From Haridwar the road stretches along the river Ganga and the forest. Regular travellers give the advice that a trip to Rishikesh is best avoided during the rainy months of July and August. But the flowers bloom in the area only from June to September.


Rishikesh is a more crowded place than Haridwar. A stay can be arranged at some government accommodation facility in Rishikesh if you have any official friend. The Ganga flows in all its fury here. On the banks of the river are several ashrams.

The Ganga takes its mighty shape from Rishikesh and everywhere in the town one can see hermits wearing saffron robes and sporting longs plaits of matted hair.

Stunning views of the place can be enjoyed from the Lakshman Jhula, a hanging bridge across the river. Rishikesh has retained its grace and charm even though thousands of pilgrims visit the numerous temples and ashrams along its banks every day.


To reach Valley of Flowers National Park, the route leads to Joshimath from Rishikesh. In order to travel cheap, sharing taxis are available. The path to the Himalayas bifurcates at Rishikesh. A road leads to the East and the other North. The Eastern route passes by Devprayag, Karnaprayag, Nandaprayag, Chamoli and Pipalkoti to Joshimath, which is 245 km away.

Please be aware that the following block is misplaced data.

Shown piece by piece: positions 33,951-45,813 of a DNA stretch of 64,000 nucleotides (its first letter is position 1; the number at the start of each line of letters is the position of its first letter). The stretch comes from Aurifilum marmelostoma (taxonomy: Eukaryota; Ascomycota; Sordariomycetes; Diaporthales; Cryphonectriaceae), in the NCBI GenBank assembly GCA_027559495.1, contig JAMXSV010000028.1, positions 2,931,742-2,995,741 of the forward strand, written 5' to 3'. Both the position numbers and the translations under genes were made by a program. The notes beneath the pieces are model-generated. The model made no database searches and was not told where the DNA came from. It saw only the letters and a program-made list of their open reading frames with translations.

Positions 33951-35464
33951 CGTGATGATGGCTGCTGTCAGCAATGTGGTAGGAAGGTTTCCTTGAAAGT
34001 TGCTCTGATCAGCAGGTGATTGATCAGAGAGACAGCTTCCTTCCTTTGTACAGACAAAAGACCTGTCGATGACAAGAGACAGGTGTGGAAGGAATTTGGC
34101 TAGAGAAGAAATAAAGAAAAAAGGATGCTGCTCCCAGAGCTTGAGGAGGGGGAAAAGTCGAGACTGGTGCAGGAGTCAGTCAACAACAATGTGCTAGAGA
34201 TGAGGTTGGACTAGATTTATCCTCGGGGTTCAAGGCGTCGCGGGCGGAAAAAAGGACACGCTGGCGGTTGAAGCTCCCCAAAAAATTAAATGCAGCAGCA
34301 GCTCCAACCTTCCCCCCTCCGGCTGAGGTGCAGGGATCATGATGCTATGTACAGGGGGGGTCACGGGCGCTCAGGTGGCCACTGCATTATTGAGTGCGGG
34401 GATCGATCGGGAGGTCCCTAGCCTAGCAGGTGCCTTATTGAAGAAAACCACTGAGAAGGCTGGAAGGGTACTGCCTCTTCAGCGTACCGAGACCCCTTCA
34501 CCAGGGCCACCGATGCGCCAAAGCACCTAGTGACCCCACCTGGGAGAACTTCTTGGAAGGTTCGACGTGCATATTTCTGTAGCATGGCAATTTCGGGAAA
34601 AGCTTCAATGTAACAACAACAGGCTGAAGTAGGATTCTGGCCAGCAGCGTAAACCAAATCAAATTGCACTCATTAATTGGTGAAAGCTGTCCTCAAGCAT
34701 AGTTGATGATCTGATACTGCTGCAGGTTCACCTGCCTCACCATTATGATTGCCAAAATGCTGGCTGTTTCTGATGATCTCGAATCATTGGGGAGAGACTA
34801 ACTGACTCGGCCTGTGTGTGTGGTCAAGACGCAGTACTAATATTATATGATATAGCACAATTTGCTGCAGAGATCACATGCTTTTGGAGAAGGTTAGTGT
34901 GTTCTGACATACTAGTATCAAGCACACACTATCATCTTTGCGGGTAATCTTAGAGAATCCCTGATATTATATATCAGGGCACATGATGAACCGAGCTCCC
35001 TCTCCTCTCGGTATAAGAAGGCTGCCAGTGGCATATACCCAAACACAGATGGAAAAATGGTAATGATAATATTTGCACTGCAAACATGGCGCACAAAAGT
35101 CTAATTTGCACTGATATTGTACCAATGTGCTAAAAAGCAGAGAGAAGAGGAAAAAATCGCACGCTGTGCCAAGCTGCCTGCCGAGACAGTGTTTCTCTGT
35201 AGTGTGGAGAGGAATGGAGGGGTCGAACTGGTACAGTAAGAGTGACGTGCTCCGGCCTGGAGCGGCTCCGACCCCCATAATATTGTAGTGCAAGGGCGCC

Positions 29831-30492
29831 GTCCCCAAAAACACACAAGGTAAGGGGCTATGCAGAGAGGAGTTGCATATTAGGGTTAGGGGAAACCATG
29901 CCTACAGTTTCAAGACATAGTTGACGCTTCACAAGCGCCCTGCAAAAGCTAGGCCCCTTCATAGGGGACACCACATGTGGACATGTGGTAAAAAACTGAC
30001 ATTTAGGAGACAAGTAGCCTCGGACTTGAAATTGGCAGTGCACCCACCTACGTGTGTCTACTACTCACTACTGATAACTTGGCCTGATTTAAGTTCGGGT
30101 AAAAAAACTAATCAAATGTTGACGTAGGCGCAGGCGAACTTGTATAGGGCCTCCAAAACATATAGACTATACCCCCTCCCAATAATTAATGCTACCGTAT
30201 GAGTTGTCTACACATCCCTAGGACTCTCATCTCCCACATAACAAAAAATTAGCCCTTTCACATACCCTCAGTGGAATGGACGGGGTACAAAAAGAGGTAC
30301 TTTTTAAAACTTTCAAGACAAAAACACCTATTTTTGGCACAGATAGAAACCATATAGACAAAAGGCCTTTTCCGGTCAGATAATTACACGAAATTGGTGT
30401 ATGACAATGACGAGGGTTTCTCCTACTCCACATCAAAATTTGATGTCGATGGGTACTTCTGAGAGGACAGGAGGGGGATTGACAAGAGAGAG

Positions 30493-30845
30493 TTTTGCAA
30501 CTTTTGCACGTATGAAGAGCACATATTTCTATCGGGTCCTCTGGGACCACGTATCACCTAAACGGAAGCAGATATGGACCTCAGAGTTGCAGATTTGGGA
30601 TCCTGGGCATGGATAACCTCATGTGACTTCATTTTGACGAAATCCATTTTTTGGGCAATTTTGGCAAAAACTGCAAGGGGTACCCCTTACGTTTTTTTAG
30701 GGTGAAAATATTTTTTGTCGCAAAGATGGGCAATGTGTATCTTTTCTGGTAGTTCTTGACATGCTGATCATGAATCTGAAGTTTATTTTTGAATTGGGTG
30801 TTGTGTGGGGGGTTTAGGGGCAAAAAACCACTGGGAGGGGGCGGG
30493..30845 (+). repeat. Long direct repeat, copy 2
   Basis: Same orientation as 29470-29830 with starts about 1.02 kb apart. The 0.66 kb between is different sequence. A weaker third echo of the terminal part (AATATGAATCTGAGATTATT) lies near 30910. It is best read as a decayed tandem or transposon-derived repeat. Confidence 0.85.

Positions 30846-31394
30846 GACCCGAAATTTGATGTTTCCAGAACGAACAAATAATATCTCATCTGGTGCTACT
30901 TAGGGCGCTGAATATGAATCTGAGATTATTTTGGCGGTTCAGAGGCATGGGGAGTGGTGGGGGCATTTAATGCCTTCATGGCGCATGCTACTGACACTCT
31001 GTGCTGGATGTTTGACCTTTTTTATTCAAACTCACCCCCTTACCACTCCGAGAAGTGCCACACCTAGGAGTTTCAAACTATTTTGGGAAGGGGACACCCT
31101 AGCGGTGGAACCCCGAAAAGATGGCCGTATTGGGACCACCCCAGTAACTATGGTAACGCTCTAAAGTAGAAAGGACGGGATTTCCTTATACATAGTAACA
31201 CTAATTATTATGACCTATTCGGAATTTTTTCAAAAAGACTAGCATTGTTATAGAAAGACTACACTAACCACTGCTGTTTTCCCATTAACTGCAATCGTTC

On the way travellers can witness the spot where the holy rivers Alaknanda and Bhagirathi meet to form the Ganga. Also on the route is Devprayag, which is termed the jewel of Uttarakhand. The temple here is located 2723 ft above sea level. At Karnaprayag, the Pindar river joins the Alaknanda.

Joshimath is a small town in the hills which share borders with China. It is believed that the place got its name from the 'Jyothir Math' established by Sankaracharya. The Narasimha Temple here houses the idol of Badrinath when the shrine closes during the winter.

There are several hotels in Joshimath where rooms are always available. From the window of the hotel room, views of the peaks and valleys of the Himalayas would present themselves before travellers.

Everywhere in the town, cows can be seen wandering. Joshimath is a rather clean place and reasonably good food is available.

Govind ghat